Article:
I’ve fallen in love with Zoom and other electronic meetings. Most people I know use this novel medium for group gatherings now. I’ve come to admire our collective frontier gumption. As we’ve felt our way toward this new communal experience, we’ve become explorers.
With more people using digital get-togethers, I’ve become delighted to see us all dip to lower meeting standards. As we’ve increased the human quirks rarely seen in office meetings, we’ve balanced the sterile technology that’s been aiding us during the pandemic. As far as I can tell, we’ve been mostly unaware of creating new office behaviors.
A couple of weeks ago, I saw a woman, Eileen W. as her label read, fall asleep. A group of thirty listened to an art history lecture. Twenty-nine of us watched her mouth hang open as she slumbered. At least, muted, we didn’t hear her snore. Art history lectures have always provided cures for insomnia. I spent a career as an art history professor, so I did my part to rid the world of sleep deprivation. When I taught in real rooms, someone next to the sleeper jabbed him (usually a man). But, a private typed chat message to Eileen W. wouldn’t wake her. If I unmuted and shouted her name, I would interrupt the venerable lecturer. In a physical meeting, I wouldn’t openly gawk at the sleeper, but online, I stared to my heart’s content. I watched her, then I gazed at the sublime Chinese Shang Dynasty bronzes from 5000BC, then I observed Eileen again, back and forth like a tennis match.
The same week, I attended a digital group of two hundred and fifty, a world-wide Al Anon meeting, a twelve step program for the friends and relatives of alcoholics. The hosting group started the meeting in Seattle, but I joined from Hawaii, as did folks from India, Japan, Canada and Germany, to name a few places. This group had met weekly for over six months, not a big deal anymore to them, but its international scope still astounded me. But I hadn’t expected bigger excitement. All at once, an American woman named Joan S. picked up a corn cob and proceeded to chomp on it throughout the meeting. Thrilled, I couldn’t believe my eyes. A large ear of corn spread across her face like a huge, yellow grin which probably matched my big smile. Would she eat it typewriter style, left to right and back again? Yes, she did, just like I would. Did she know two hundred and forty nine people from around the world watched a close-up of her corn performance? I doubted it. She showed no consciousness of being on view.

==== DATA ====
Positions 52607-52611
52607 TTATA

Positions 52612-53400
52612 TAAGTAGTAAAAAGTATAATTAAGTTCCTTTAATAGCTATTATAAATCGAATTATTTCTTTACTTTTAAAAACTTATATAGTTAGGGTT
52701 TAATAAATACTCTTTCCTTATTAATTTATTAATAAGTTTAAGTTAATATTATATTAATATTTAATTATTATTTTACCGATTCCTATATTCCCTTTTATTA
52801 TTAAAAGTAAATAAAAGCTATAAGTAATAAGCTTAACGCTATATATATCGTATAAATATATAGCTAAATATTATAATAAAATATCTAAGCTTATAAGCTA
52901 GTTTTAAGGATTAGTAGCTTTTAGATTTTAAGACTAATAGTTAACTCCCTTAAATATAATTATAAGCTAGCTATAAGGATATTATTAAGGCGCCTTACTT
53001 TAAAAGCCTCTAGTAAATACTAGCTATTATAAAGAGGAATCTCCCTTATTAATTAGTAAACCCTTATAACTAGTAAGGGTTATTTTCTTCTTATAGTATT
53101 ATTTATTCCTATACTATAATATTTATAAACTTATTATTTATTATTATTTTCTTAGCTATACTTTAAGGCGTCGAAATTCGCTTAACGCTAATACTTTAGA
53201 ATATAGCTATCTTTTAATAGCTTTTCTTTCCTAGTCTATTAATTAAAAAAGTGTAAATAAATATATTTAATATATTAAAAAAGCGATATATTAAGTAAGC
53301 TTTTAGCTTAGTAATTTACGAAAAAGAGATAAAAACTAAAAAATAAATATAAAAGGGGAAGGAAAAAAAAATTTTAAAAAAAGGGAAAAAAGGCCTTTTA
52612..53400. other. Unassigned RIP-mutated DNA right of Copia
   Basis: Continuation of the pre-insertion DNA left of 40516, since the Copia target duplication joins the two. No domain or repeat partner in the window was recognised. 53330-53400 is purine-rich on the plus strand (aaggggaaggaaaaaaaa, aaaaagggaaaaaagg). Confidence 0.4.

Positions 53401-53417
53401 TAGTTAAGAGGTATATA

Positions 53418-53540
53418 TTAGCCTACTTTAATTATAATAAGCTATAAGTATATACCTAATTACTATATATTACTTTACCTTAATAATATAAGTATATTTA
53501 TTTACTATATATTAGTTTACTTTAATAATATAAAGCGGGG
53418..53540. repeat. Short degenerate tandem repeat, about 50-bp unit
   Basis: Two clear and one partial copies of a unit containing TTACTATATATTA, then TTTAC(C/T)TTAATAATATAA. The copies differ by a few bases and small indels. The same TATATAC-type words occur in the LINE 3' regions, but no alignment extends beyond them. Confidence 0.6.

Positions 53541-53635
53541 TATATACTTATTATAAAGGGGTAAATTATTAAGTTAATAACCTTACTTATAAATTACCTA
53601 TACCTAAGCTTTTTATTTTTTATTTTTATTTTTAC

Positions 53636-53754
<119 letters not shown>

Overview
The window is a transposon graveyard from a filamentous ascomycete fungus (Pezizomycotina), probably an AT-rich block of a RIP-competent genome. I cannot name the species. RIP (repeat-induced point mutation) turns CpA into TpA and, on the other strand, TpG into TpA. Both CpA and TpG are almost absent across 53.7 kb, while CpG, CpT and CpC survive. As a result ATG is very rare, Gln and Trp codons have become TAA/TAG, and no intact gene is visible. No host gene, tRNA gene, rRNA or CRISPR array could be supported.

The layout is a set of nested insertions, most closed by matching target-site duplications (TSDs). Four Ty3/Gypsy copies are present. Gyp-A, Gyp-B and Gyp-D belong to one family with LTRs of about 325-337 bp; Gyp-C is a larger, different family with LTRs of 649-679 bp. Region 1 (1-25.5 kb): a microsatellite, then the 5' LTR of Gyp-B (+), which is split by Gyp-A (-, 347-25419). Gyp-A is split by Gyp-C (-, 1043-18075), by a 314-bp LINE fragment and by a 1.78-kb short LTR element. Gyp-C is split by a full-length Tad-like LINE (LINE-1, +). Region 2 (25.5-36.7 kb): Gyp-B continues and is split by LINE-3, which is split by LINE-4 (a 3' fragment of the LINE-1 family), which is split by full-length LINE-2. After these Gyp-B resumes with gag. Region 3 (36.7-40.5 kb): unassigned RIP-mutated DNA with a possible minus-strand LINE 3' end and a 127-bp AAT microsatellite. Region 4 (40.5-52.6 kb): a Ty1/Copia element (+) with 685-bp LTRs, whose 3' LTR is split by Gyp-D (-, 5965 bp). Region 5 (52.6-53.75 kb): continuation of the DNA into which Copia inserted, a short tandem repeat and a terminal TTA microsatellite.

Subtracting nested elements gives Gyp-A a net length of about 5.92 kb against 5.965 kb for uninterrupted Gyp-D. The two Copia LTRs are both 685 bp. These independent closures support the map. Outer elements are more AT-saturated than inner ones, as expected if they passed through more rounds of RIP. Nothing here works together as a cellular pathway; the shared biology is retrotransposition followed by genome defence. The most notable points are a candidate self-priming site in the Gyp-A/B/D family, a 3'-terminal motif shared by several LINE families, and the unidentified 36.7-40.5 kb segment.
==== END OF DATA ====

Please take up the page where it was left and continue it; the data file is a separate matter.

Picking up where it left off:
Did Zoom lull us into thinking no one could see us? I heard from a friend of a friend about a woman who forgot people could see her and used the bathroom during an online meeting. Luckily, she met with a small group of friends who kindly reminded her, “Jane, you do know that we can see you going to the bathroom, right?” Apparently, Jane had forgotten people could see her. She used her smartphone and, I suppose, habitually carried it into the bathroom.
I’ve transposed the same habits I used in real meetings into the computerized format. I always sat still, looked up at the speaker, down at my notes, crossed my legs, uncrossed my legs and sipped tea once in a while. In every electronic meeting, I’m astounded to see one person who constantly moved, so much so, it looked like a dance. She must’ve waved a small device like a smart phone because her body seemed to flail sideways, then upside down, then right-side-up again, with arms and legs in non-stop motion. I could imagine her doing this for a minute or two while getting her phone properly set up. But after an hour, it seemed pathological. The human eye gravitated toward motion and I couldn’t help watch the agitated form until I got seasick.
In almost every online meeting, at least one person kept their face dark, in shadow, sometimes all features obscured, a black hole. In a small Skype group I attended each week, a friend always had a blank visage. I found it odd to speak to a dark space on top of shoulders. I didn’t want to call her Darth Vader, but I did, just once. I subtly asked if she could put more light on her beautiful face. I would rather talk to her than to Darth Vader. She acquiesced, but the next week, she’d gone back to the dark side again. I let her be.